I think you are mixing up two different things. Namely:

On the one hand, you can see QM as 0+1 (one temporal dimension) QFT, where the position operators (and their conjugate momenta) in the Heisenberg picture plays the role of the fields (and their conjugate momenta) in the QFT. You can check, for instance, that spatial rotational symmetry in the quantum mechanical theory is translated to an internal symmetry in the QFT.

On the other hand, you can take the non-relativistic limit (by the way, ugly name because Galilean relativity is as relativistic as Special relativity) of the Klein-Gordon or Dirac theory to get the Schrödinger QFT, where $\phi$ (in your notation) is a quantum field instead of a wave function. There is a chapter in Srednicki's book where this issue is raised in a simple and nice way. There, you can also read about spin-stastistic and the wave function of multi-particle states. Let me add some equations that hopefully clarify (I'm using your notation and of course can be wrong factors, units, etc.):

The quantum field is:
$$\phi \sim \int d^3p \, a_p e^{-i(p^2/(2m) \cdot t - p \cdot x)}$$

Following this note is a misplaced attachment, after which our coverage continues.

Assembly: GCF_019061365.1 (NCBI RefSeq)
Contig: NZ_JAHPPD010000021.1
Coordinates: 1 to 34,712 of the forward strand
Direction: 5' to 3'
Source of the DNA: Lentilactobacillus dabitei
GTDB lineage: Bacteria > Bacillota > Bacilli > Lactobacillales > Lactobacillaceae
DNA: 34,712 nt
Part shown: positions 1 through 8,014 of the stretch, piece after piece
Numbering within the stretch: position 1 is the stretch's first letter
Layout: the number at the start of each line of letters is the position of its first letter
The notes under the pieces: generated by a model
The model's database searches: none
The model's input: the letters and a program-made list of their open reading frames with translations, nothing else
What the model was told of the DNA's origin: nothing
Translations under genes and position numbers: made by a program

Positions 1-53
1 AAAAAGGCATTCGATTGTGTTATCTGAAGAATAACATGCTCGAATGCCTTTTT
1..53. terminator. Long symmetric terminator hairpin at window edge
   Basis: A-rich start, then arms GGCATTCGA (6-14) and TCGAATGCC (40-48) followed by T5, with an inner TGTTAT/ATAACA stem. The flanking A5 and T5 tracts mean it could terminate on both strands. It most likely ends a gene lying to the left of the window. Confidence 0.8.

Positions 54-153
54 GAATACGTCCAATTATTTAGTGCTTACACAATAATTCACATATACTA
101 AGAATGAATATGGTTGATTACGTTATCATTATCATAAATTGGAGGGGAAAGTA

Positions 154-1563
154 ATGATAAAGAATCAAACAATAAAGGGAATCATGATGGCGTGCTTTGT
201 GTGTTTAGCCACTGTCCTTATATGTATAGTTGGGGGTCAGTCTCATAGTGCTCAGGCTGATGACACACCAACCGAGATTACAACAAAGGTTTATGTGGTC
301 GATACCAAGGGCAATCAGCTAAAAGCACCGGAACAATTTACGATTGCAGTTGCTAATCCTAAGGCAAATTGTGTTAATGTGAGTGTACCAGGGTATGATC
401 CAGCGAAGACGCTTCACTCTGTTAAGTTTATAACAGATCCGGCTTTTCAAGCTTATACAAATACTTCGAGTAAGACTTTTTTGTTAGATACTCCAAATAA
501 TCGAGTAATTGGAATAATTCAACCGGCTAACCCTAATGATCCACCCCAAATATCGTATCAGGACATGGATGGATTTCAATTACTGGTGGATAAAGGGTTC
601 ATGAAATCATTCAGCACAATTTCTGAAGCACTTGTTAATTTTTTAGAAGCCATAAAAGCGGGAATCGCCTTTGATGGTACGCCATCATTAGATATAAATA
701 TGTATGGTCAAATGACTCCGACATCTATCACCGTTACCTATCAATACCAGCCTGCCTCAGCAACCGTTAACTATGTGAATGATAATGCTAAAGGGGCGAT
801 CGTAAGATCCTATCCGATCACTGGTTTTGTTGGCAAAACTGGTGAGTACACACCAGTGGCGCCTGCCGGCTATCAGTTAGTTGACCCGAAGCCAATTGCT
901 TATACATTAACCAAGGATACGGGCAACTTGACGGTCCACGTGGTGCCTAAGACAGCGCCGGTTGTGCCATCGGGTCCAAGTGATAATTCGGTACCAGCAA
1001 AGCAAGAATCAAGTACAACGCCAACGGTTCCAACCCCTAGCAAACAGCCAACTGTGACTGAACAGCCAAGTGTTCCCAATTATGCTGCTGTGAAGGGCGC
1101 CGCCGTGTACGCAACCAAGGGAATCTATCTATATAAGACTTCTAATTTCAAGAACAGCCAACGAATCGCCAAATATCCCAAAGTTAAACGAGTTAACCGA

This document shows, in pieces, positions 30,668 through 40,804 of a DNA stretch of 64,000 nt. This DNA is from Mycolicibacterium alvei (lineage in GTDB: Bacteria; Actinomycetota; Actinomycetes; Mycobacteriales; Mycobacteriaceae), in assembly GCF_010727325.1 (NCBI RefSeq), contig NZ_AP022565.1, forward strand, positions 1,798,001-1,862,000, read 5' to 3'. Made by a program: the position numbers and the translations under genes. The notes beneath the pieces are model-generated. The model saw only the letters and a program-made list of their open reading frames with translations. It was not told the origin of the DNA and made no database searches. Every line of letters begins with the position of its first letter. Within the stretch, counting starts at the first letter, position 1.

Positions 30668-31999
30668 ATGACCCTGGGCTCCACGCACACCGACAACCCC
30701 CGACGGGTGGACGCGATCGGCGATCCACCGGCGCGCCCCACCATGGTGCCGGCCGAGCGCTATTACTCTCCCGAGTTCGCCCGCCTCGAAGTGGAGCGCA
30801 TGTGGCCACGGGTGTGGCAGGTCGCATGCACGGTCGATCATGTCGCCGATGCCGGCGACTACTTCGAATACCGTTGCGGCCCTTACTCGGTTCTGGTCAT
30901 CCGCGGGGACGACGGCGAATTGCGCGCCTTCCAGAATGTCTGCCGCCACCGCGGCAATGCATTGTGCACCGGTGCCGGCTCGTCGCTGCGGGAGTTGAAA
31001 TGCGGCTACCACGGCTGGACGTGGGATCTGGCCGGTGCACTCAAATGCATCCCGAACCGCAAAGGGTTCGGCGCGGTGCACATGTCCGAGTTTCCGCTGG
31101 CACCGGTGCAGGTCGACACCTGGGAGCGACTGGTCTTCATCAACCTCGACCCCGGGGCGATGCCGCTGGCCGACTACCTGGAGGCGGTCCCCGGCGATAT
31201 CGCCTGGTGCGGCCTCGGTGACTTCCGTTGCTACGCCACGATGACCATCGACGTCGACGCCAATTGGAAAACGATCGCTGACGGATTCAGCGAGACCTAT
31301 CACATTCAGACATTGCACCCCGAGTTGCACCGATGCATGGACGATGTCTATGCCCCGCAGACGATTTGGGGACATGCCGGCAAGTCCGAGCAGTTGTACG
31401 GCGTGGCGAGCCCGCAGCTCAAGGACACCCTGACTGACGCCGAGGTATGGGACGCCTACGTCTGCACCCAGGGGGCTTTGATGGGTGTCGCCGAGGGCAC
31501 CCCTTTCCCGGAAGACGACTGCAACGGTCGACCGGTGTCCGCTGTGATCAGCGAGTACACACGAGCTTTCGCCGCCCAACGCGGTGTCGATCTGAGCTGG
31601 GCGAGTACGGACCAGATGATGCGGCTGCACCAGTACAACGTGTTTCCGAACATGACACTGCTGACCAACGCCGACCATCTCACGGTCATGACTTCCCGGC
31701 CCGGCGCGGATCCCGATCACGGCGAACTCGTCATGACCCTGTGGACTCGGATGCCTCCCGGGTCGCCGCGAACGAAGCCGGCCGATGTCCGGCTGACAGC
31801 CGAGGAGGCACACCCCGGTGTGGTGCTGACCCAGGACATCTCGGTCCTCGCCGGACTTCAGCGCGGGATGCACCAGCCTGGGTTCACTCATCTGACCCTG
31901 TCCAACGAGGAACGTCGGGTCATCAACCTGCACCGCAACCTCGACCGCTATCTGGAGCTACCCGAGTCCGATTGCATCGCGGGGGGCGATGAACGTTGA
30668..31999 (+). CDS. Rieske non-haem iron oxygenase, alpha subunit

The Hamiltonian is:

$$H \sim i\int d^3x \left( \phi^{\dagger}\partial_t \phi - (1/2m)\partial _i \phi ^{\dagger} \partial ^i \phi \right) \, \sim \int d^3p \, p^2/(2m) \,a^{\dagger}_p a_p$$

The evolution of the quantum field is given by:

$$i\partial _t \phi \sim [\phi, H] \sim -\nabla ^2 \phi /(2m)$$

1-particle states are given by:

$$|1p> \sim \int d^3p \, \tilde f(t,p) \, a^{\dagger}_p \, |0> $$

(one can analogously define multi-particle states)

This state verifies the Schrödinger equation:

$$H \, |1p>=i\partial _t \, |1p>$$ iff

$$i\partial _t \, f(t,x) \sim -\nabla ^2 f(t,x) /(2m)$$

where $f(t,x)$ is the spatial Fourier transformed of $\tilde f (t,p)$.

$f(t,x)$ is a wave function, while $\phi (t, x)$ is a quantum field.

This is the free theory, one can add interaction in a similar way.

This post imported from StackExchange Physics at 2014-04-01 16:22 (UCT), posted by SE-user drake